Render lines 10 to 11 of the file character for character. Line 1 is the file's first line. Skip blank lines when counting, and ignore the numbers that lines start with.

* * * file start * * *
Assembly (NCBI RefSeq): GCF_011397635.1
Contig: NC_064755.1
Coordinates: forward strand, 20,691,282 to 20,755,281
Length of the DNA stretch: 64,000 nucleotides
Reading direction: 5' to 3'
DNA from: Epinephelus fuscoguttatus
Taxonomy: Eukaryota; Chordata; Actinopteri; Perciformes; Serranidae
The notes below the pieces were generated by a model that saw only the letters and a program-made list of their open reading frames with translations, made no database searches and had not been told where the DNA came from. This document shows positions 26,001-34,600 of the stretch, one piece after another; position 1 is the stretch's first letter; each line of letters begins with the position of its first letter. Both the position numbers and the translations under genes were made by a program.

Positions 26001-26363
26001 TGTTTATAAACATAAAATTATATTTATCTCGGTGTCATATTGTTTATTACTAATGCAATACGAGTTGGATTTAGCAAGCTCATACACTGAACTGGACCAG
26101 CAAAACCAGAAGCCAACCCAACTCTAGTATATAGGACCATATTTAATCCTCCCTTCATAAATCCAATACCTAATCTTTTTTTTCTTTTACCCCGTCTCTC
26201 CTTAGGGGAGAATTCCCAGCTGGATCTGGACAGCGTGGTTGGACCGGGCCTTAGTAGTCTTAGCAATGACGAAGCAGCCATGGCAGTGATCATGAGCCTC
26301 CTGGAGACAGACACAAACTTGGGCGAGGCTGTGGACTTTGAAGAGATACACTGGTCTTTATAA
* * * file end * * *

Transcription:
26001 TGTTTATAAACATAAAATTATATTTATCTCGGTGTCATATTGTTTATTACTAATGCAATACGAGTTGGATTTAGCAAGCTCATACACTGAACTGGACCAG
26101 CAAAACCAGAAGCCAACCCAACTCTAGTATATAGGACCATATTTAATCCTCCCTTCATAAATCCAATACCTAATCTTTTTTTTCTTTTACCCCGTCTCTC